By Senator, Lena C. Taylor
I consider myself an incredibly busy woman, often active to the point of exhaustion. I run a small business, my law firm Taylor Law and Associates. I also work hard to serve my constituents in any way possible as a State Senator in the Wisconsin Legislature.
Both my private business and my public service offer unique challenges, and I relish the opportunity to include both in my daily routine. Though I take these responsibilities seriously, my first job and greatest joy has always been motherhood.
Nothing has given me a greater sense of purpose. Before I became a mother years ago, I was driven and ambitious, but even my public service had an air of self-involvement. I worked to help my brothers and sisters in my community, but I also worked to prove myself.
Motherhood has been a deeply humbling experience. Every day, I am forced to come to terms with the fact that I am not alone in this world, and that my son depends on me for love and for attention. His needs, and my motherly worries and cares, never leave my mind. Before I became a mother, I could not imagine such single-minded devotion to the well-being of another. Of course, I love the rest of my family. And my faith taught me to love my neighbors and to serve them by doing good works.
But how could I know what it feels like for a piece of me, literally my own flesh and blood, to become another person? And how could I expect that person would grow up to become such a loving, wonderful boy?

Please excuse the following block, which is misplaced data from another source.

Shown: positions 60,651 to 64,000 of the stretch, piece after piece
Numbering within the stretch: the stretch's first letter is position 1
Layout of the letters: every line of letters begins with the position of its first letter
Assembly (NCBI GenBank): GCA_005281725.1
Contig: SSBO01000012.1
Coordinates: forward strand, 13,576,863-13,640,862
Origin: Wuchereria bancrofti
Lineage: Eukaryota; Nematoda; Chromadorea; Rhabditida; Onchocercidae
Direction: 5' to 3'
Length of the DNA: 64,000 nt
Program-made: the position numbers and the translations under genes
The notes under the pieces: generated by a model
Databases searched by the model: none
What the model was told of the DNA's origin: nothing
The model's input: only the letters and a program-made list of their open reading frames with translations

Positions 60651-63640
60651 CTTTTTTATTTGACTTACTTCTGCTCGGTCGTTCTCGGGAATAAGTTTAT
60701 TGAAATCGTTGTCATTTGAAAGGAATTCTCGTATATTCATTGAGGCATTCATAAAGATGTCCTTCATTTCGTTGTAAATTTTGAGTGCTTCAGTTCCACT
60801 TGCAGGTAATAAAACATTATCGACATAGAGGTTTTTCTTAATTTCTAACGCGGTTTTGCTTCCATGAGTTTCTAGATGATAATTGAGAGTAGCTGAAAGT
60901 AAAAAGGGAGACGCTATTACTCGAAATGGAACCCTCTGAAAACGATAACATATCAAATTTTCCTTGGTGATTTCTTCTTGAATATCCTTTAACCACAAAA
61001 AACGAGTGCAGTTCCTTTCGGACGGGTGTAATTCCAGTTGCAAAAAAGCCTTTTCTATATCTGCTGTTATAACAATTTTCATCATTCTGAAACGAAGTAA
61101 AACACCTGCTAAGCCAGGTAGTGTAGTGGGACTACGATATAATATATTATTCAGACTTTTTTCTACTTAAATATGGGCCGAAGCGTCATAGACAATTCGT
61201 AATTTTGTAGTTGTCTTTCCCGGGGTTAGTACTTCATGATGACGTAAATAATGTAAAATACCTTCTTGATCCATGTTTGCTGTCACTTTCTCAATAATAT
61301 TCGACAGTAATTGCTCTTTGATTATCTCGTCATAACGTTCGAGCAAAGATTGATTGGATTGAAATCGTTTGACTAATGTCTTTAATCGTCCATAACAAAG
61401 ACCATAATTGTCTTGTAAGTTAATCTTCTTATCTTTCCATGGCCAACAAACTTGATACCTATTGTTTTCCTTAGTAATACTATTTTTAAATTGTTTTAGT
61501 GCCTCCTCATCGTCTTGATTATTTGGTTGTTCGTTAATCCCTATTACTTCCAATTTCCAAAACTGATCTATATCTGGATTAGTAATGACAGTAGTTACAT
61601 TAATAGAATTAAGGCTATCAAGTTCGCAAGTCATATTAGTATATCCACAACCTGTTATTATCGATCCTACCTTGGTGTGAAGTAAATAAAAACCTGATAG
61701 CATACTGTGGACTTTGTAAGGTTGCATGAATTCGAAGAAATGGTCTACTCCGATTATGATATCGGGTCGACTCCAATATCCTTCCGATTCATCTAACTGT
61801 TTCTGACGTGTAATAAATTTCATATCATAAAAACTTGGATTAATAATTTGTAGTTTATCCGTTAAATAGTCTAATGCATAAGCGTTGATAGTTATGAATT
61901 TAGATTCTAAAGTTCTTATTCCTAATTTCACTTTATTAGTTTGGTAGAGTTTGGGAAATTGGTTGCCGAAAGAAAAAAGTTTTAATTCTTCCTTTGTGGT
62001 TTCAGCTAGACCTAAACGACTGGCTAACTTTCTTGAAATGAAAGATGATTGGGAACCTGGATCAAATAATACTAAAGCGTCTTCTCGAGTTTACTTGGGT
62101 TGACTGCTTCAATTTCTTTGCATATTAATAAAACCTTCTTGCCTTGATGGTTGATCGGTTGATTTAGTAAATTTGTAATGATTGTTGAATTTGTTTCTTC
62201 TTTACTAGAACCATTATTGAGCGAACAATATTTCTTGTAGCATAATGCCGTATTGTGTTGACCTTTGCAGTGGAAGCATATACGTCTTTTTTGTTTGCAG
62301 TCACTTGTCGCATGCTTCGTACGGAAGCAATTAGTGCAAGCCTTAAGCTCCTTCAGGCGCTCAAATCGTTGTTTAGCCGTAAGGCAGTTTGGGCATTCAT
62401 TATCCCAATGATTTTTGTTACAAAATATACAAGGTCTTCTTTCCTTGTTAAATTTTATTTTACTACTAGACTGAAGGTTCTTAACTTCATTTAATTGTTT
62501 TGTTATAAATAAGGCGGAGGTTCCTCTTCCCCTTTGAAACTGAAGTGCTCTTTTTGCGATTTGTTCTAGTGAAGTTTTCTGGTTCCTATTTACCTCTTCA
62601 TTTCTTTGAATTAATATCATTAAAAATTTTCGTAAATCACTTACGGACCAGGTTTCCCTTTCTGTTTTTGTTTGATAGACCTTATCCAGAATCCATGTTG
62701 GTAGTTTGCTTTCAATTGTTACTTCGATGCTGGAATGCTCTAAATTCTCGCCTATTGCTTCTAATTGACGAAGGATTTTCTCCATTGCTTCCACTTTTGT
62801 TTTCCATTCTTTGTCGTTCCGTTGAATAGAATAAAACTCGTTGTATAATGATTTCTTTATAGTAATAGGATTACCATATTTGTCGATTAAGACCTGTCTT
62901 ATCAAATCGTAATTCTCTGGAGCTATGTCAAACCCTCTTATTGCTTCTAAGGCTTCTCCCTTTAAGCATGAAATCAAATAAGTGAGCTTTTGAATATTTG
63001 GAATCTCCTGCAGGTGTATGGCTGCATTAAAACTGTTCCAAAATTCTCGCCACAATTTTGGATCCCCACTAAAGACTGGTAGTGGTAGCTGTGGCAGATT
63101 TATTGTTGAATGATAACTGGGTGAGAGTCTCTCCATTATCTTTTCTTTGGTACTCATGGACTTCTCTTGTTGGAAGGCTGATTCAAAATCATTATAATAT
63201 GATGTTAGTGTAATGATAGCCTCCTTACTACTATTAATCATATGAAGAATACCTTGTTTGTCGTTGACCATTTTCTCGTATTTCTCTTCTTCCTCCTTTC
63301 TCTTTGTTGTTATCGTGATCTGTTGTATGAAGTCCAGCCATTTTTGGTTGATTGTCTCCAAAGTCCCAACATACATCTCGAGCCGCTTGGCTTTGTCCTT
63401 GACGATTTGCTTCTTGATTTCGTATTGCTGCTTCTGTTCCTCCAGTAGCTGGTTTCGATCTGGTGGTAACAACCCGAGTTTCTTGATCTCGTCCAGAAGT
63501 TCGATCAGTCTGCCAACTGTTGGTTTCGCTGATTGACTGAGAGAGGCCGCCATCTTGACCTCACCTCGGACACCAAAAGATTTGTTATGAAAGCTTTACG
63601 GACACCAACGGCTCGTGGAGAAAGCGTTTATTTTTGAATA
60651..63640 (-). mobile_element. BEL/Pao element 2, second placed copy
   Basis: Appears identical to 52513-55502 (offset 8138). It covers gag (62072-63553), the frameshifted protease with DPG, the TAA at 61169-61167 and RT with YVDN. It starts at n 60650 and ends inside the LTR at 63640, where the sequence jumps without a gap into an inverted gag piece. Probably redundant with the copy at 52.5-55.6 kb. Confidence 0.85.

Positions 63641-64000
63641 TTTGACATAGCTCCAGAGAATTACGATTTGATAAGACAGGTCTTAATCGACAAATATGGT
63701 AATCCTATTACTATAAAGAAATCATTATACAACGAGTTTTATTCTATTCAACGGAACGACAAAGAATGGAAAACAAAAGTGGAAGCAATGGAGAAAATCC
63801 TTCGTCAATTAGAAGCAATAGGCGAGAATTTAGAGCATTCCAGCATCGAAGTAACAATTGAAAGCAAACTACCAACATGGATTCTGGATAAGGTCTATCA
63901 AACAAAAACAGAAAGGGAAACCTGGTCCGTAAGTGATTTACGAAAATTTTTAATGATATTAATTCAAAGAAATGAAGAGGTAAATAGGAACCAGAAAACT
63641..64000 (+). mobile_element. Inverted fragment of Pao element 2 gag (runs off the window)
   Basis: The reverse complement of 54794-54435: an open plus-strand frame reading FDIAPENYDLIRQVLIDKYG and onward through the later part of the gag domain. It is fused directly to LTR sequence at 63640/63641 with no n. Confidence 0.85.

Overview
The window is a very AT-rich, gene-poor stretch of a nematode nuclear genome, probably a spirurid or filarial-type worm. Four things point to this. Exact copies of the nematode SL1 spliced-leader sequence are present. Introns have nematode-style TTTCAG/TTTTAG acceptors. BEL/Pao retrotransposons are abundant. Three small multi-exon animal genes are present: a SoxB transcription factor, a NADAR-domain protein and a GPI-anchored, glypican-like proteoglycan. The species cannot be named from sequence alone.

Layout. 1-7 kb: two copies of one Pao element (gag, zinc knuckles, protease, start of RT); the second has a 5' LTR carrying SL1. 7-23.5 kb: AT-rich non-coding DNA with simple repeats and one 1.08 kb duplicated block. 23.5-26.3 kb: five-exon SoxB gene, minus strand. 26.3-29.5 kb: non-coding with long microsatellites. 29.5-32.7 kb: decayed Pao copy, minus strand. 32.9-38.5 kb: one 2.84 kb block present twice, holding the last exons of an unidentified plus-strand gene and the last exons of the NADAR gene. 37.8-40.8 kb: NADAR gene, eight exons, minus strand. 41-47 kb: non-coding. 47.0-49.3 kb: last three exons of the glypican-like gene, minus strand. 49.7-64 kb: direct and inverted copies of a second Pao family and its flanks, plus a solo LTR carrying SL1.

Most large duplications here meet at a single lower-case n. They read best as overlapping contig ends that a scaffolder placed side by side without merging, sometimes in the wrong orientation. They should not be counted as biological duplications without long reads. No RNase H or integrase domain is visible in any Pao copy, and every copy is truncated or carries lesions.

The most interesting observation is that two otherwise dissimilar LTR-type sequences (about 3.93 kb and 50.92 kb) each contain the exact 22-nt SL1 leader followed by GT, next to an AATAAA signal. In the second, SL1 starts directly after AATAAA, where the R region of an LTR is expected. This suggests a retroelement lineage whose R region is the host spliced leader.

Since my son was born, my own worries about the future of my city and my nation have grown far beyond the reach of my own lifetime into the lives of the young ones who will inherit that city and that nation from us. My son will be left with whatever future I leave him, and this fact weighs heavily upon my every public action.
Since becoming a mother, I have learned that am not just an individual struggling to get what I want from society, but I that am a member of a community whose members must support one another and look out for one another.
Conservatives often scoff at the government, calling it the “nanny state.” While I agree that there is much waste to eliminated, I think of government in another light. I believe in a government informed by the values of motherhood, of concern and care for others.
It would be foolish of me to compare my vision of Wisconsin to the role of a good mother in the lives of her children. The government can never be as warm and important as a real mother. But I believe that our legislators could learn a lot from the experience of motherhood. Of course, most are men who will never be mothers themselves. You can judge for yourself whether you think our priorities suffers as a result.
In any case, Happy Mother’s Day! Sons and daughters of Wisconsin , please don’t forget all that your mothers have done for you. She has devoted hours of worry and care to you, so do something special for her this Sunday! Put time and effort into whatever it is, in the same way she given so much of her time and effort to you.